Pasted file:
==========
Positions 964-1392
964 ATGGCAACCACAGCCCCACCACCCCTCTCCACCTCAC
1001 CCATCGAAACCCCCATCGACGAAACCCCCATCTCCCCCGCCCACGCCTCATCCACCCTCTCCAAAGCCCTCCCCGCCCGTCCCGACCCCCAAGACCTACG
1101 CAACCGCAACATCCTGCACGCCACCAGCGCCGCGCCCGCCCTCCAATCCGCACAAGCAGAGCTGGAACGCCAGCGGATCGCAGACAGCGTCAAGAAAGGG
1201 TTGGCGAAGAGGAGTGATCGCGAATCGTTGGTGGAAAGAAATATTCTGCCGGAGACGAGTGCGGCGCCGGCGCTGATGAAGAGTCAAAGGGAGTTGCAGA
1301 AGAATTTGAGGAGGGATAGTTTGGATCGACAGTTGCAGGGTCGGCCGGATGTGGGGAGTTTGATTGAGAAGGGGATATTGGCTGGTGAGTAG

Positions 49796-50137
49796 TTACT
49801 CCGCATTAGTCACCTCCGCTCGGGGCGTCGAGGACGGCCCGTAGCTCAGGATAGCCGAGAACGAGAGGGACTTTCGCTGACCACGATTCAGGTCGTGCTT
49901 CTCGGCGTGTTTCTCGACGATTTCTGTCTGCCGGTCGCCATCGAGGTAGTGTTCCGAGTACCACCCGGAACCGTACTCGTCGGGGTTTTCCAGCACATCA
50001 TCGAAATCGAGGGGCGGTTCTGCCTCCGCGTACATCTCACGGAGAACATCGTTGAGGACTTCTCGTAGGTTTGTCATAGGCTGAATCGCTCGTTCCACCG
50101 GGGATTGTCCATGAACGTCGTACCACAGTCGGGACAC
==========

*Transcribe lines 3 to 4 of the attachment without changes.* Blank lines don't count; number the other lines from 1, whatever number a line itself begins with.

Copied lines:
1001 CCATCGAAACCCCCATCGACGAAACCCCCATCTCCCCCGCCCACGCCTCATCCACCCTCTCCAAAGCCCTCCCCGCCCGTCCCGACCCCCAAGACCTACG
1101 CAACCGCAACATCCTGCACGCCACCAGCGCCGCGCCCGCCCTCCAATCCGCACAAGCAGAGCTGGAACGCCAGCGGATCGCAGACAGCGTCAAGAAAGGG